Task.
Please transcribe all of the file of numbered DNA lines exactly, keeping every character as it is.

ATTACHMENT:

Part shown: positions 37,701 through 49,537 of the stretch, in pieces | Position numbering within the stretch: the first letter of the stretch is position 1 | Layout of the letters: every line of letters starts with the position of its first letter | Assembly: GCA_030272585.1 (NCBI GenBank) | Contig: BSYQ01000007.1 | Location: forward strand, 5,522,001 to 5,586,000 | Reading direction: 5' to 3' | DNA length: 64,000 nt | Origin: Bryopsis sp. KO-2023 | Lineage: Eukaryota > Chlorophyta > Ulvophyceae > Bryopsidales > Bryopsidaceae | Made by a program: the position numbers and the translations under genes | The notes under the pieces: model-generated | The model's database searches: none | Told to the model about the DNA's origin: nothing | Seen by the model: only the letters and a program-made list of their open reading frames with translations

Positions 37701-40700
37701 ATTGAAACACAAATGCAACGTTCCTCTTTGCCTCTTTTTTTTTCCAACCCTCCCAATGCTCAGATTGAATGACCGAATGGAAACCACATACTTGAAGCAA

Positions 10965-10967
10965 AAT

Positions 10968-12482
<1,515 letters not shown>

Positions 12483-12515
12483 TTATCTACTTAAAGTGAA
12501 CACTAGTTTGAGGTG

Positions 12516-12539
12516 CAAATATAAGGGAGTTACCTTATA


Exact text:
Part shown: positions 37,701 through 49,537 of the stretch, in pieces | Position numbering within the stretch: the first letter of the stretch is position 1 | Layout of the letters: every line of letters starts with the position of its first letter | Assembly: GCA_030272585.1 (NCBI GenBank) | Contig: BSYQ01000007.1 | Location: forward strand, 5,522,001 to 5,586,000 | Reading direction: 5' to 3' | DNA length: 64,000 nt | Origin: Bryopsis sp. KO-2023 | Lineage: Eukaryota > Chlorophyta > Ulvophyceae > Bryopsidales > Bryopsidaceae | Made by a program: the position numbers and the translations under genes | The notes under the pieces: model-generated | The model's database searches: none | Told to the model about the DNA's origin: nothing | Seen by the model: only the letters and a program-made list of their open reading frames with translations

Positions 37701-40700
37701 ATTGAAACACAAATGCAACGTTCCTCTTTGCCTCTTTTTTTTTCCAACCCTCCCAATGCTCAGATTGAATGACCGAATGGAAACCACATACTTGAAGCAA

Positions 10965-10967
10965 AAT

Positions 10968-12482
<1,515 letters not shown>

Positions 12483-12515
12483 TTATCTACTTAAAGTGAA
12501 CACTAGTTTGAGGTG

Positions 12516-12539
12516 CAAATATAAGGGAGTTACCTTATA